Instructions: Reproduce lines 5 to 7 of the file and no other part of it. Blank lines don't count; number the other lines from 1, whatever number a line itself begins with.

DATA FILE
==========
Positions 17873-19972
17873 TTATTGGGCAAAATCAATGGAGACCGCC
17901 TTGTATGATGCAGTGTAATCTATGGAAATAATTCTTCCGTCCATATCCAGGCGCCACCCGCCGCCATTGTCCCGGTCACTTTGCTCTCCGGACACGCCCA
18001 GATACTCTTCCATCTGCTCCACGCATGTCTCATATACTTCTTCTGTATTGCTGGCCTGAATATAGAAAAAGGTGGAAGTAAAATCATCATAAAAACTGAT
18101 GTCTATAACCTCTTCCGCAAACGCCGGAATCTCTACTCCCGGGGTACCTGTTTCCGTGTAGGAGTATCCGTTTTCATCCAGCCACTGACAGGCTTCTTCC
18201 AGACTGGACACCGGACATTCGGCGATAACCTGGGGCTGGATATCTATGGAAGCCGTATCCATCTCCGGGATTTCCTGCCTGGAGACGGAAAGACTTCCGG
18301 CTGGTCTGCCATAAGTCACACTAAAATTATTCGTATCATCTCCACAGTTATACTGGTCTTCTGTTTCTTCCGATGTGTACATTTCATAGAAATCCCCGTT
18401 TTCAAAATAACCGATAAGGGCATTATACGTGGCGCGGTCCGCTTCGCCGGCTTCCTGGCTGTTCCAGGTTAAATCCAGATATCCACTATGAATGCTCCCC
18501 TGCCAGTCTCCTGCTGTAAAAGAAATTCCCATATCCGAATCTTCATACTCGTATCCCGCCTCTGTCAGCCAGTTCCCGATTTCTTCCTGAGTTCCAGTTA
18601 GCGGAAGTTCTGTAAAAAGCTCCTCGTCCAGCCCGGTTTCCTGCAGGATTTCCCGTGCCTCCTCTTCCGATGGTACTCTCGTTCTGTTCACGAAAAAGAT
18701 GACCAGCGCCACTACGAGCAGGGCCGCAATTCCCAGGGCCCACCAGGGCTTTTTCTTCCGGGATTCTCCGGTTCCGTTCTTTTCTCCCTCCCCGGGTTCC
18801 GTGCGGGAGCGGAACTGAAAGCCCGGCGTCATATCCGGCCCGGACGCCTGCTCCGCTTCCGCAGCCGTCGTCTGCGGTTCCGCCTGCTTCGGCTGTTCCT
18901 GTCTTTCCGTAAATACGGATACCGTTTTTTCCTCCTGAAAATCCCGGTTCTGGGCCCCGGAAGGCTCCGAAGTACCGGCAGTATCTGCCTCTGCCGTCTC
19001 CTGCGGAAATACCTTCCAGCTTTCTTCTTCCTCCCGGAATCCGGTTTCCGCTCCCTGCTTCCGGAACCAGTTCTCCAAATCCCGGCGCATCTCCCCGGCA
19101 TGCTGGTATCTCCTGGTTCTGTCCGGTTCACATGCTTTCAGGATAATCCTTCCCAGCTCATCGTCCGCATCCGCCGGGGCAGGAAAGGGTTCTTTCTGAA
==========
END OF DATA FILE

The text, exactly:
18101 GTCTATAACCTCTTCCGCAAACGCCGGAATCTCTACTCCCGGGGTACCTGTTTCCGTGTAGGAGTATCCGTTTTCATCCAGCCACTGACAGGCTTCTTCC
18201 AGACTGGACACCGGACATTCGGCGATAACCTGGGGCTGGATATCTATGGAAGCCGTATCCATCTCCGGGATTTCCTGCCTGGAGACGGAAAGACTTCCGG
18301 CTGGTCTGCCATAAGTCACACTAAAATTATTCGTATCATCTCCACAGTTATACTGGTCTTCTGTTTCTTCCGATGTGTACATTTCATAGAAATCCCCGTT